Repair work at the Cerro Dominador concentrated solar power plant, which will be stopped throughout 2024

After cracks were detected in two hot salt tanks, the contractor of the mega solar thermal plant is working on the reconstruction of these facilities. This agreement is expected to be closed to have an estimated return date. It was in June 2021 when the Cerro Dominador project, located in the Antofagasta Region, was inaugurated, being the first Concentrated Solar Power (CSP) plant in Latin America. This, after six years of construction between 2014 and 2020. However, the last time it continuously injected energy into the system was in May 2023, revealing problems that have not yet been resolved.

The initiative, today managed by the Brookfield fund, involves an investment of US$1.4 billion and aims to generate energy equivalent to supplying approximately 380,000 homes. With a capacity of 210 MW, it combines a 100 MW photovoltaic plant plus a 110 MW solar thermal plant. And while its conventional photovoltaic plant has continued to inject energy into the system, the Cerro Dominador solar thermal plant is currently not in operation, as a specific part of the power island is in the process of repair.

The problem in question would have been gradual, since two tanks of hot salts began to have cracks in the walls and floor. But, despite the repairs, after working it then leaked again. Then, only one tank was left running, but then the other one cracked. Thus, they carried out root cause analyzes to determine the origin of the problems, the results of which are awaiting.

In this way, a quick repair as intended until now would not be possible, so all that remains is to rebuild.

The project contractor has a tender underway in which he seeks to recruit the company that will provide the technology for the new ponds, and another firm that will have to carry out the reconstruction of the infrastructure.

At this time, repairs have already begun regarding the dismantling of the old tanks and work is also being done in other sectors of the plant, carrying out maintenance taking advantage of the downtime to improve the efficiency of the installation and ensure correct operation. Meanwhile, construction of the new hot salt tanks is expected to begin in the coming weeks.

When consulted, Pablo Cavallaro, director of legal and public affairs at Cerro Dominador, acknowledges that it is very complex to establish a date regarding the return of operations, and that “it is also difficult” for it to happen this year. This, because – he explains – “Cerro Dominador hopes to close the agreement with the contractor and thus have an estimated date to operate again.”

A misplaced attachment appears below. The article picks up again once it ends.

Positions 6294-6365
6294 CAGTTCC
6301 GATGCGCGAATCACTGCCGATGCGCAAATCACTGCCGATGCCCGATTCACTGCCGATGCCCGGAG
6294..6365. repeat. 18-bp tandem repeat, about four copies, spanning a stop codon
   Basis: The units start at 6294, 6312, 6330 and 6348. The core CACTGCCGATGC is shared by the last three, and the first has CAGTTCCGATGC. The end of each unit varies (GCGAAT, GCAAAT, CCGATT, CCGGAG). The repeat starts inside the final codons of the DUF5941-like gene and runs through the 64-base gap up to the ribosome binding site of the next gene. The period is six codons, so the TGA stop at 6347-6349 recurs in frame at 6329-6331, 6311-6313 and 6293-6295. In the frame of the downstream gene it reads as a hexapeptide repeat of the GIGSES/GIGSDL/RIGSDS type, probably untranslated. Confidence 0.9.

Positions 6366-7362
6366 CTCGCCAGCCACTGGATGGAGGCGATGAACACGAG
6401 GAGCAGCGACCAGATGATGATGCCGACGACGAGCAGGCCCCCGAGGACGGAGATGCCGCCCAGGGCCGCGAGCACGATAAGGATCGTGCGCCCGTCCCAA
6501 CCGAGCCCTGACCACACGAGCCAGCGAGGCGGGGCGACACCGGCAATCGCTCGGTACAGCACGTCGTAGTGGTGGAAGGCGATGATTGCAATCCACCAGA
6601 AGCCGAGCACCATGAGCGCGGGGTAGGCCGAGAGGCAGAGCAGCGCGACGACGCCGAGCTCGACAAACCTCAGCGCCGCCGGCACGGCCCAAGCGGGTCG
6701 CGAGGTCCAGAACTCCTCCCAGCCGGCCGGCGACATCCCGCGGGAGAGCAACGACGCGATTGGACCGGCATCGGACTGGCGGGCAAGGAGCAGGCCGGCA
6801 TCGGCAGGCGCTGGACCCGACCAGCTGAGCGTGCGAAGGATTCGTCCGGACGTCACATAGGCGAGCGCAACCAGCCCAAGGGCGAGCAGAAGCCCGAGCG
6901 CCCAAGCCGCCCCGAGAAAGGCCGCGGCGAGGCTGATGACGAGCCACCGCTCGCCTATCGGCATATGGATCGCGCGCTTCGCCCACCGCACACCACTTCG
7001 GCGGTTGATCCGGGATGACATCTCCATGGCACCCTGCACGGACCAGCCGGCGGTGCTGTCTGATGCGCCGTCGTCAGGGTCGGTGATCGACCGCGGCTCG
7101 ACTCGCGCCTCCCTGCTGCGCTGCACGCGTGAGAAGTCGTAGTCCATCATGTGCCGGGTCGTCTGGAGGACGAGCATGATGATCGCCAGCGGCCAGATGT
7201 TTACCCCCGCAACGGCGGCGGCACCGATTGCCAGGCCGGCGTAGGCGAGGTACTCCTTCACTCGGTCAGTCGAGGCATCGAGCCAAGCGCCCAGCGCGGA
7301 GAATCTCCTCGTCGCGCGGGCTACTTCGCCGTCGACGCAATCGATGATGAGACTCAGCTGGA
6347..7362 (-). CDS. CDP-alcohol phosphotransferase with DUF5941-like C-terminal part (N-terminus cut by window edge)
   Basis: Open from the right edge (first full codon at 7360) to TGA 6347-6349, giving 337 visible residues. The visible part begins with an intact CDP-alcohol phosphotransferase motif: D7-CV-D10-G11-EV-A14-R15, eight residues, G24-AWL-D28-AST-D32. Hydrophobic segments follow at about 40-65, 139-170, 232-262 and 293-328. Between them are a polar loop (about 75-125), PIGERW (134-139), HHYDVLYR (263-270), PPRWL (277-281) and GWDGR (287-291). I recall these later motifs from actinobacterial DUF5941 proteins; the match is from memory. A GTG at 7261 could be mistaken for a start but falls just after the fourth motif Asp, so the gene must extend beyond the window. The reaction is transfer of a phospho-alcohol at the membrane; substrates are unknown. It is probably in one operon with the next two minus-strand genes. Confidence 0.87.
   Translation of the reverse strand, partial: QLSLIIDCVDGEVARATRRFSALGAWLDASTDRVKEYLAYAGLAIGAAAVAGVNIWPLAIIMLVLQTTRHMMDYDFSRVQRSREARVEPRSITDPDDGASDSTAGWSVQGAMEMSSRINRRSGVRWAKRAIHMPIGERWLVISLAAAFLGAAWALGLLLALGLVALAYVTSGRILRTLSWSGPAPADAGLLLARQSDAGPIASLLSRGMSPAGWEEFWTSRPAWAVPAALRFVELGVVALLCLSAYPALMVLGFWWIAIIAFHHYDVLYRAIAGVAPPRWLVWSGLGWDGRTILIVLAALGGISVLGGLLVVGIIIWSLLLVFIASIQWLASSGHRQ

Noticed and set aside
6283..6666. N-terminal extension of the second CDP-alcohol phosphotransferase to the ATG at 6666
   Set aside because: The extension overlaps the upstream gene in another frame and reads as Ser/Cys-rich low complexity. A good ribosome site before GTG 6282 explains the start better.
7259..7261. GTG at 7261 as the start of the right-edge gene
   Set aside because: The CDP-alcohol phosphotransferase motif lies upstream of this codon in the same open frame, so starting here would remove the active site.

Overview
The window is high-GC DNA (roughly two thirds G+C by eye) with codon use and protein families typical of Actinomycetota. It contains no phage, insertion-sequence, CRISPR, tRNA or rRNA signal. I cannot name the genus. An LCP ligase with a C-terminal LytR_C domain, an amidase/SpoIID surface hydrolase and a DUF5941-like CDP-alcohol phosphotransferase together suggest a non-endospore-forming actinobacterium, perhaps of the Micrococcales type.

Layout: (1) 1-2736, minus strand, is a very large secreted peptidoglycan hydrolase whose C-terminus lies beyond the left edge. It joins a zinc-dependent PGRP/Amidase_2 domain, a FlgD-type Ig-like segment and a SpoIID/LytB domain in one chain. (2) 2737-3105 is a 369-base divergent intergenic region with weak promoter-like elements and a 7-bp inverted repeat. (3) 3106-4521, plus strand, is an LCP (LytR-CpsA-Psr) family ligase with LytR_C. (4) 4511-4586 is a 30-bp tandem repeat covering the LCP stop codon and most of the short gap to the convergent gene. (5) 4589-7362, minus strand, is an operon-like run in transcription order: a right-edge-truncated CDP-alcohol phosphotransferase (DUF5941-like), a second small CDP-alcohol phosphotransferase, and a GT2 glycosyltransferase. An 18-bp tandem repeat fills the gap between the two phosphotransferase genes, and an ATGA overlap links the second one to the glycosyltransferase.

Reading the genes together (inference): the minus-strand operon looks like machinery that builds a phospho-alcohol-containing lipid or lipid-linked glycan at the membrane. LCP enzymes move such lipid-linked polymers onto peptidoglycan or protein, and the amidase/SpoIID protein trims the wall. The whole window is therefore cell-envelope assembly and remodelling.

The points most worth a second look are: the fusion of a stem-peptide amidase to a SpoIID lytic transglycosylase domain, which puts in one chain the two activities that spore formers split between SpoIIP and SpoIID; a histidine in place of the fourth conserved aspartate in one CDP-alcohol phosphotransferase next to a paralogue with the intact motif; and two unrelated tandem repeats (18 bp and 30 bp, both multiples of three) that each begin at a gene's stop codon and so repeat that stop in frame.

Cavallaro acknowledges that what happened was not within the schedule: “You could foresee what was going to happen, but not so quickly. These are things that happen in these projects.”

He added that they have dedicated this time to studying the causes of the failure and – he emphasizes – “now in the reconstruction there are all the lessons learned that we are going to adopt so that this does not happen again.”

In communications to the Electrical Coordinator, on June 2 of last year, Cerro Dominador CSP S.A. requested the declaration in presence for the Concentrating Solar Power Cerro Dominador plant for a period of 35 days between May 19 and June 22 of last year. However, in a last letter, dated February 2 of this year, the period was requested to be extended, because the repair work on the pond that presented the failure has lasted longer than expected. There they specified that the new scheduled date for the completion of repairs and start of synchronization of the Cerro Dominador CSP plant is October 11 of this year.

“With the aforementioned, we ask that Coordinator to please extend the declaration period in presence until Friday, October 11, 2024, the date on which we hope to synchronize the plant again. It is worth mentioning that this period could be extended if the failure is not completely resolved before said date. In this case, we will send an update of this document, indicating the new expected period of correction of the failure,” it is detailed.
And, although the plant is not fully operational, the workers continue their work. This, since there is a preservation plan because plants of this type are designed to work continuously. “If they don’t work continuously they start to deteriorate. So, the fact that it is not generating means that certain systems can deteriorate, if we do not preserve them,” says Cavallaro, who adds that this is basically done as if the plant were being generated.

Asked if these difficulties in any way put technology in check, Cavallaro is emphatic: “We believe not. We still believe to death in this technology. If we really want to remove coal, the plants that generate CO2 from the system, which is something that all countries should be thinking about, Chile in particular, especially in certain areas, and we start to determine which technologies have the capacity to replace necessary base energy, there are not many.”

And he adds that “today we are dedicated to finishing this plant and making it work.”